Am I Really a Runner?

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by Dominique Burton

Since I’m an athletic person, working out seems to be a natural way to keep my stress levels down, regain focus on important tasks and aid in producing immediate, feel-good vibes. I love to try different ways to strengthen my body and have done so through cycling, rowing, yoga, and more. You name it, I have probably tried it.

Until about four years ago, my No. 1 love, with no close second, was swimming. If you know me, you know that swimming is what I am all about. I’ve swam competitively for more than 15 years. Then, running became this new thing I tried, and it stuck. Those same feel good vibes I previously attributed to swimming were gained just as easily by running.

“How can that be?” I thought. “I am not a runner, am I?”

Now, I run weekly. I sign up to run in races. I rep my run crew hard. But does that make me a “runner"? Committing to running--identifying my running activities in a way that would warrant a title--was never my plan. Even now it seems to be a struggle of identities. Still, something about running ignites in me a new purpose, a motivation to do and be more. I am not just a swimmer who runs, I am truly both a runner and swimmer. These days, I do more running than swimming and that is totally okay with me.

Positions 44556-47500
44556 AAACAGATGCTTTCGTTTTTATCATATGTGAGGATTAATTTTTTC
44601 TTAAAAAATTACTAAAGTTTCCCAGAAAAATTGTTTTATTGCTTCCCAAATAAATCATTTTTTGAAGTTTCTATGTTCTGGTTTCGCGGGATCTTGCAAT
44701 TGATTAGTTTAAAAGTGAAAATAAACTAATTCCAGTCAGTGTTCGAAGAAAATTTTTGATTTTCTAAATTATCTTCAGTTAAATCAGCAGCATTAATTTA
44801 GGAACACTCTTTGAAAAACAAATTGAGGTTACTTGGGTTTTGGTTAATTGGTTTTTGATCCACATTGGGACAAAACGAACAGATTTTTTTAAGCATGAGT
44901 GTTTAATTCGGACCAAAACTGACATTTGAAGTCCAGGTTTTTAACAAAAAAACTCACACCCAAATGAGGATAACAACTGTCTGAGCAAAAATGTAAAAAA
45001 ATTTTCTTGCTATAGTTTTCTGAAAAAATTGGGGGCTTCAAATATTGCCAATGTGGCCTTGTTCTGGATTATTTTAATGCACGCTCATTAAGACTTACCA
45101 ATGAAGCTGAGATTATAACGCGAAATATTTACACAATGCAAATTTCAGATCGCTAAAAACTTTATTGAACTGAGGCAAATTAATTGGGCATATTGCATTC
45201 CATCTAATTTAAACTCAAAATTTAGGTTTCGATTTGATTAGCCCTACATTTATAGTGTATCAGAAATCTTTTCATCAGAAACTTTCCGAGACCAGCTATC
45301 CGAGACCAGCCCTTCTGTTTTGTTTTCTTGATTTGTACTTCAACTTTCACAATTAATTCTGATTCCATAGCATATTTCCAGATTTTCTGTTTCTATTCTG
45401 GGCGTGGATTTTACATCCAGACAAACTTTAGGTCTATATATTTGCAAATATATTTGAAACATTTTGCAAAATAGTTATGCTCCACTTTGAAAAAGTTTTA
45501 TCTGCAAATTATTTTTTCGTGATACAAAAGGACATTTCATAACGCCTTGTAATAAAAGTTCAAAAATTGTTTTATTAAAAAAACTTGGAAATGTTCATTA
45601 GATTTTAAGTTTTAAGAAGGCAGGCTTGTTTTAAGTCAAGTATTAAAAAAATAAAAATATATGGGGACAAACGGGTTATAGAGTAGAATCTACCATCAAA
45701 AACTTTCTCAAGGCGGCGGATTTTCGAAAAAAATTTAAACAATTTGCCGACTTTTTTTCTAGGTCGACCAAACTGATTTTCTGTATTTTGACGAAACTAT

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Let’s back up a bit here, though. How did I go from, “Eh, I kind of do this running thing,” to “Hi, I’m Dominique and I’d like to run the world”?

First, I had to accept that running was a bit unconventional for me, especially due to the image I wanted project of myself.  “I swim, with a sprinkle of running mixed in,” is what I would say to others (and myself).

Yet, that wasn’t me living in my truth. Accepting it internally had made it easier to be the person who does both, or even that I could be the person who does more running than swimming.

What running has brought into my life over the past four years has been the motivation to do more. For ME, that means chasing the after-race high, sprinting for a chance to tell another person my story, dashing to sign up for the next race, and being the runner I now know that I am.

Each person goes through their own process of labeling themselves as a runner. You don’t need to run like the person next to you, your journey will never be the same. But that doesn’t change the fact that we are a diverse group of women that are in fact runners in every sense of the word. Despite the unconventionality, we cannot be afraid to claim it and continue to do what sets our souls on fire.


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Dominique Burton

Chief Partnerships Officer